// Retail sentiment sees sharpest fall since December 2008, around the time of the financial crisis
// The CBI’s gauge of retailers slumped to -49 in August from -16 in July.
// This is also the second weakest reading since records began in 1983
UK retail sales in August fell at the sharpest pace since December 2008, according to new data from CBI that added to signs of a slowing economy as Brexit nears.
The CBI’s latest Distributive Trades Survey – which provides a gauge of retailers or the difference between those reporting rising and falling sales volumes – slumped to -49 in August from -16 in July.
Along with marking the biggest pace in a drop since the 2008 financial crisis, it was the second weakest reading since records began in 1983.
The reading was also worse than all forecasts in a Reuters poll of economists that pointed to an improvement to -11.
The CBI said the latest figures means retailers can expect the sharpest deterioration in business conditions since February 2009 in the coming months.
It comes less than two weeks after ONS data showed that the UK economy contracted in the second quarter of the year and would enter a recession if it shrinks again in the July-September period.
The CBI said that while retail sales volumes and orders both fell at their fastest since December 2008 in the year to August, sales were only slightly below average for the time of year, and to the least extent in four months.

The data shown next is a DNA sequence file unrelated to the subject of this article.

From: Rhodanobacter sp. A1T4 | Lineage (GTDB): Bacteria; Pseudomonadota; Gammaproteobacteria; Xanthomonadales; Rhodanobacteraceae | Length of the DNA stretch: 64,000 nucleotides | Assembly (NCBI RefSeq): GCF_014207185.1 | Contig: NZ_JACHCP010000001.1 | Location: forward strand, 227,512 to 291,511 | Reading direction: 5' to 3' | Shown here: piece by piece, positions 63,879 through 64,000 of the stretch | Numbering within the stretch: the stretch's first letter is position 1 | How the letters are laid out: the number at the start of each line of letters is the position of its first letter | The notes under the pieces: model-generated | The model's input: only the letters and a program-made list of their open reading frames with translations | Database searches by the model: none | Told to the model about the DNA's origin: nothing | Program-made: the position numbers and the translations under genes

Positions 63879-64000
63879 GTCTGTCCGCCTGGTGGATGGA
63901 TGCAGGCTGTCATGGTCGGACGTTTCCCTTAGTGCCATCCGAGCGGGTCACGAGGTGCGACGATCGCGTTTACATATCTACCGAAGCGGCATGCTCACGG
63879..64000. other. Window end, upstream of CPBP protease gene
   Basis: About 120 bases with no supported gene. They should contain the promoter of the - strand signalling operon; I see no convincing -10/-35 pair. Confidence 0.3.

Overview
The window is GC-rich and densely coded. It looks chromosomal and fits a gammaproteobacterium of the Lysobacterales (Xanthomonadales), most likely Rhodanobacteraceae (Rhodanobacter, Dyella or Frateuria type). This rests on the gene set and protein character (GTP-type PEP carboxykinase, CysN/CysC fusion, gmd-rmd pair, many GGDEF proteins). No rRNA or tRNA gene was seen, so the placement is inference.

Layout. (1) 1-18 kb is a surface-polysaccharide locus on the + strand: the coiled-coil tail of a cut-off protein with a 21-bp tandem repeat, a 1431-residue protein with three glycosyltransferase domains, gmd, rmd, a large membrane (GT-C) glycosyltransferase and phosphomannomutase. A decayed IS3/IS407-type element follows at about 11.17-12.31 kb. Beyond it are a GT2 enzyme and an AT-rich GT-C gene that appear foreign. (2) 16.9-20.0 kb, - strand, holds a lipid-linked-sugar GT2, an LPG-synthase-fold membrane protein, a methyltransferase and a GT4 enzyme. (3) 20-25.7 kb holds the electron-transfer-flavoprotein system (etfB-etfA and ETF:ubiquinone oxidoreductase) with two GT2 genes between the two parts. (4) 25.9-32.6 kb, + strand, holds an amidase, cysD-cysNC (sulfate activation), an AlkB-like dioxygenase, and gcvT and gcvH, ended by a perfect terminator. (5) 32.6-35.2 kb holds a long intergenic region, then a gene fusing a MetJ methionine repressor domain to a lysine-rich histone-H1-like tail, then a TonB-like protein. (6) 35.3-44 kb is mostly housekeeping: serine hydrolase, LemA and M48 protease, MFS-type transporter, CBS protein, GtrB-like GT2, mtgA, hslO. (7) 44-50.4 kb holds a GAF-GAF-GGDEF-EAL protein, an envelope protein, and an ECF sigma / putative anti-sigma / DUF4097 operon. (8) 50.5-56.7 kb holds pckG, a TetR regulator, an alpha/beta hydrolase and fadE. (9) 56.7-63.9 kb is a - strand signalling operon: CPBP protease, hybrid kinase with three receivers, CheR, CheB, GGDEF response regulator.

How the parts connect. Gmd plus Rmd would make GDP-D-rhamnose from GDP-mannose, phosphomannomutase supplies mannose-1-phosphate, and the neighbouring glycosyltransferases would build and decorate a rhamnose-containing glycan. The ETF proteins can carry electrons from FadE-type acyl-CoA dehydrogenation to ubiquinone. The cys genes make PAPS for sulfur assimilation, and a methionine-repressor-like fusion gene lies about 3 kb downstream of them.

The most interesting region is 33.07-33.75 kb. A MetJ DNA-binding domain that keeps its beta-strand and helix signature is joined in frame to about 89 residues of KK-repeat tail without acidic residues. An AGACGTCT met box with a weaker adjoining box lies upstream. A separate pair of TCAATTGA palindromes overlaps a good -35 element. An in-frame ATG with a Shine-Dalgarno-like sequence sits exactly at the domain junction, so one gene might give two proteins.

The Distributive Trades Survey also highlighted that conditions have further deteriorated, with investment intentions for the year ahead staying negative for the sixth consecutive quarter.
Within the sub-sectors, only non-store retailing posted a rise in sales, while volumes dropped across most other sectors, including in grocers, clothing and hardware & DIY.
Internet sales growth remained below its long-run average, with the rise similar to last month, and the same pace of growth expected to continue next month.
CBI deputy chief economist Anna Leach said the sentiment among retailers was “crumbling” due to unexpectedly weak sales.
“With investment intentions for the year ahead and employment down, retailers expect a chilly few months ahead,” she said.
“It is unsurprising that business confidence has deteriorated sharply, with a potential no-deal Brexit on the horizon.
“But retailers are also buckling under the cumulative burden of costs, including an outdated business rates system and the apprenticeship levy.
“Businesses will be looking for government action at the Budget in the coming months to alleviate some of these pressures.”